A Calgary liquor store paid a ransom this week to regain access to its computers after hackers infected its database with a virus — and even got an unofficial receipt thanking it for its involuntary "purchase."

The Kensington Wine Market's database was attacked with ransomware — a type of malware.

"It doesn't take your data, it doesn't steal it, but it locks it so that you can't use it," said owner Andrew Ferguson. 

Andrew Ferguson

Andrew Ferguson says he didn't report the incident to police because he didn't want to be told not to pay the hackers. (Danielle Nerman/CBC)

"Whoever has done this is going to hold it for ransom to try to get a quick buck out of you to get it back."

The hackers demanded $500 in bitcoin — a form of digital currency.

"Our I.T. guy had to go out for us and purchase bitcoins in order to pay what these guys are demanding," said Ferguson, who speculates they wanted the virtual money as it's more difficult to trace.

Ransom note

Hackers demanded $500 in bitcoin, a form of digital currency, to unlock the computer files of a Calgary business. (Andrew Ferguson)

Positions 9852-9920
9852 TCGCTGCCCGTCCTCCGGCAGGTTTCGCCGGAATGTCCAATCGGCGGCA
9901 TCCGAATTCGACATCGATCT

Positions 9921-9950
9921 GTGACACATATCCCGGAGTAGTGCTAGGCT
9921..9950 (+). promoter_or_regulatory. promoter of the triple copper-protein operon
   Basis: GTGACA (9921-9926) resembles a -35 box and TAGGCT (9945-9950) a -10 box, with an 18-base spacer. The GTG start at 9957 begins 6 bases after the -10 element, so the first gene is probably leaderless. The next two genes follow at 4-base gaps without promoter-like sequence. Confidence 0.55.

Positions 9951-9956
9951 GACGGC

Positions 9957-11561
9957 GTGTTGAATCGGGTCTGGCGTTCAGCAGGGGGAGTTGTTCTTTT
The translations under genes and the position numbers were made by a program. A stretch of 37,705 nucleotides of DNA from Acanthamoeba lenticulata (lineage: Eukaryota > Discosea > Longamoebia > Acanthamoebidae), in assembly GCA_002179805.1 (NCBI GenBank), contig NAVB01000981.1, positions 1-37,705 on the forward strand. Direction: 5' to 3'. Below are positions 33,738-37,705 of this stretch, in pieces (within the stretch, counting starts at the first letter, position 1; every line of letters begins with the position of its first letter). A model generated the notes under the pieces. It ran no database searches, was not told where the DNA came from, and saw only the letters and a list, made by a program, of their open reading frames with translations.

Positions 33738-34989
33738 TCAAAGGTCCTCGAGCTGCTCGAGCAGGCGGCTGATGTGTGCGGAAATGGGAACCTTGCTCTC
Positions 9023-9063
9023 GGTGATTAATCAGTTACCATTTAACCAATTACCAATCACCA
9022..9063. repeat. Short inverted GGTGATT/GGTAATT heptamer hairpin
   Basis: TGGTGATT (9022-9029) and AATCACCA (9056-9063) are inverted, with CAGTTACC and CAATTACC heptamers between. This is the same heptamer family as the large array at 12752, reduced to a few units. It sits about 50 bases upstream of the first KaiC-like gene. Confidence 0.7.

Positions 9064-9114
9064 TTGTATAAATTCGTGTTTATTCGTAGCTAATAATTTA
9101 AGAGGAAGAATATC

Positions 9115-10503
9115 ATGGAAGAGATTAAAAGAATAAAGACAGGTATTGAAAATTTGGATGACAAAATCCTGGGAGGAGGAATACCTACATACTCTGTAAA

He says he paid the ransom because his employees could no longer open email, lookup inventory or process sales —  a big problem during the busy holiday season.

'I know there's this concept that you don't negotiate with "terrorists" in situations like this....' - Owner Andrew Ferguson

"I know there's this concept that you don't negotiate with 'terrorists' in situations like this. But paying $500 [bitcoin] in this instance was a much smaller price than if we'd have the uncertainty of having months of not having all of our data."

The store's database is working again and the hackers even sent his I.T. guy an unofficial receipt.

"Once the payment was made, it basically said, 'Thank you for your purchase.'"

Ferguson says he didn't report the incident to the Calgary police because he didn't want to be told not to pay the hackers.

"To be quite honest, the prospect of trying to start from scratch again would have been incredibly daunting."

Ferguson estimates the incident will cost him $5,000 to $6,000 because he had to pay a software and I.T. company overtime to resolve the issue.